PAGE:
Note: The lower right rectangle changes from orange to green when the link with the Hoppie server is active. It may take more than a minute.

2 - In the top menu, click on "File" then on "Setup" to configure the computer

We enter
- the callsign (ATC Callsign) which will be used to call the controller (here LFMM, it is up to the controller). - his access code to Hoppie (ACARS Logon)
- you can adjust the volume of the sound of the alarms (controller station).
- pressing OK saves the data entered (they are permanent)

3 - In the top menu, click on "View" then on "Current Msgs" which opens the controller communication window.

4 - Optionally, in the top menu, you can click on "View" then on "Planes Online" to display the window that will allow you to add the callsigns of the planes to call (Add Callsign).

The aircraft to be called have their call signs displayed in the window, just click on it to be able to send them a message.

It is only useful if the controller sends a message on his own initiative (which is not a response to a request from an aircraft).

If there is no communication with an aircraft for approximately 10 minutes, it disappears from the list of aircraft to call.

The main window of the CPDLC program provides the technical follow-up (aircraft registrations, anomalies, alarms sent...).

The controller's station is operational and can receive and send messages to the aircraft (or aircraft).


IMPORTANT: the description below only concerns use outside IVAO or VATSIM.
One of the PCs has the role of air traffic controller, the other (or others) are in their A320 Fenix.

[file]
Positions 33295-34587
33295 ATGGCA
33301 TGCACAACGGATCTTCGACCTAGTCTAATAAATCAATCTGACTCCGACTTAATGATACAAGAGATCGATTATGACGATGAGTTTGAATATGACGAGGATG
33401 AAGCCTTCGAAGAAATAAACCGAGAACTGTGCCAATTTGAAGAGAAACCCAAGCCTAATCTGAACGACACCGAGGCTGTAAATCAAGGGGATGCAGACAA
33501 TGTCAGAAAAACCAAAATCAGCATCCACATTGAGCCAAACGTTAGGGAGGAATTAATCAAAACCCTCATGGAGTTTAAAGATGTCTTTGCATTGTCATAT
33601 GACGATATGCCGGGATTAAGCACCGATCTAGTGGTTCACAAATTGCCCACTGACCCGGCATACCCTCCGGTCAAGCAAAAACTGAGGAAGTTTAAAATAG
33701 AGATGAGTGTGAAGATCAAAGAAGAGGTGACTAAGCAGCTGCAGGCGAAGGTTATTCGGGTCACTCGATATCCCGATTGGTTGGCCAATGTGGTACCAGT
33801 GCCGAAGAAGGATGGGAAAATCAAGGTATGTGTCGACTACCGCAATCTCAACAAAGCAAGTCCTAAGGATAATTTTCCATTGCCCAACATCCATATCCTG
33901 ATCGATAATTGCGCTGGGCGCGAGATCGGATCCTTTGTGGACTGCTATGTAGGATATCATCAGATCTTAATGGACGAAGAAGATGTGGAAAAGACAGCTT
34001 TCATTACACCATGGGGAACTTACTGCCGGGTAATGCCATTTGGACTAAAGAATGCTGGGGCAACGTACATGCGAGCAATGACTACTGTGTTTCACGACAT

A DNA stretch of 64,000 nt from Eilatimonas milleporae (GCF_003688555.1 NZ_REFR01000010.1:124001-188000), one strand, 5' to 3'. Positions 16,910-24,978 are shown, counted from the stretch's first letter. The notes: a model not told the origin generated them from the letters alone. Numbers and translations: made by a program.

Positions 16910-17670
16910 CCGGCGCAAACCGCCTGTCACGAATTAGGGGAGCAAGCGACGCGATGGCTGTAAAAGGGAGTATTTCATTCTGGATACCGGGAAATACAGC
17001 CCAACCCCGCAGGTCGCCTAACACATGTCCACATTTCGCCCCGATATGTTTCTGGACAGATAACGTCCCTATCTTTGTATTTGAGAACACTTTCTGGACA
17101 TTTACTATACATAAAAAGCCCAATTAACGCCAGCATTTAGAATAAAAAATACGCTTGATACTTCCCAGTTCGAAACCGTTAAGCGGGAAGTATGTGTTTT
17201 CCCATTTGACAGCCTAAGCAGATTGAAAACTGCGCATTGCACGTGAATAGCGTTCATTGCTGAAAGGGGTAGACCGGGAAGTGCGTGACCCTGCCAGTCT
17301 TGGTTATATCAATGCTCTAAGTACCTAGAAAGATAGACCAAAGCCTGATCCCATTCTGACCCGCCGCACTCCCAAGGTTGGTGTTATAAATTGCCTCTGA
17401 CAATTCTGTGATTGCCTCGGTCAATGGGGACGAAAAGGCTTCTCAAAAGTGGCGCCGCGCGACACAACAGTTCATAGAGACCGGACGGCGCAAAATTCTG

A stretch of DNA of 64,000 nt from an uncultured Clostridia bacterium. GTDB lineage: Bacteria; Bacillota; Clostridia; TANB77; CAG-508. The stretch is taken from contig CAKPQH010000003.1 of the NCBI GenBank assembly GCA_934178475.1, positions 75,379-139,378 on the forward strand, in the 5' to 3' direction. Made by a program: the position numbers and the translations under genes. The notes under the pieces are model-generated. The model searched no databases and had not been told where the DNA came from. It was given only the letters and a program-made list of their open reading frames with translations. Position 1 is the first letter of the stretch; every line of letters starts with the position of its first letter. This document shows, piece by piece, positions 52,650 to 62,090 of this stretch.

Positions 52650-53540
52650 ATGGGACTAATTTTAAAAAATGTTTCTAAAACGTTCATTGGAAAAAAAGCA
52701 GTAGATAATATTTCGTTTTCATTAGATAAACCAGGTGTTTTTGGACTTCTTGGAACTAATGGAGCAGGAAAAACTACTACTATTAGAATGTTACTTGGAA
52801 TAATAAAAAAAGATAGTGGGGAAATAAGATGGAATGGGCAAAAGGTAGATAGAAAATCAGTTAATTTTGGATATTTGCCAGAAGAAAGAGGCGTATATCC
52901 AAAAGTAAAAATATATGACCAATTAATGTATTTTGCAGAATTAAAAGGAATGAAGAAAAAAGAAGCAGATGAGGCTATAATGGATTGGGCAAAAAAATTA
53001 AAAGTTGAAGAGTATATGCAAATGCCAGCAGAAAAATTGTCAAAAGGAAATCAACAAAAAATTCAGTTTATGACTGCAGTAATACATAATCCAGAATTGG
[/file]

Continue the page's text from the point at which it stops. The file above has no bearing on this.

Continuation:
For use with ICAO or VATSIM, refer to their documentation.

You must have entered your flight plan in the MCDU to have at least the route and the aircraft callsign that were provided in the INIT page (in the example, AFR1245)

In the plane, everything happens between the MCDU [in red] (the FMS, for the creation of "Downlink" messages [aircraft → control]) and the DCDU [in blue], located just above (which will serve as display and interface) and the audible warning light [in yellow] which warns of the arrival of an "Uplink" message (control → aircraft).

Note that the DCDU turns on by clicking several times on its "BRT" button.

1 - Connection to control

On the plane, to connect to air traffic control (we gave it the callsign LFMM for Marseille [other French control centers are Paris LFFF, Reims LFEE, Brest LFRR and Bordeaux LFBB]) go through the Notification page (ATC COMM button).

At control, the controller receives the connection request and validates it (left click on the line received).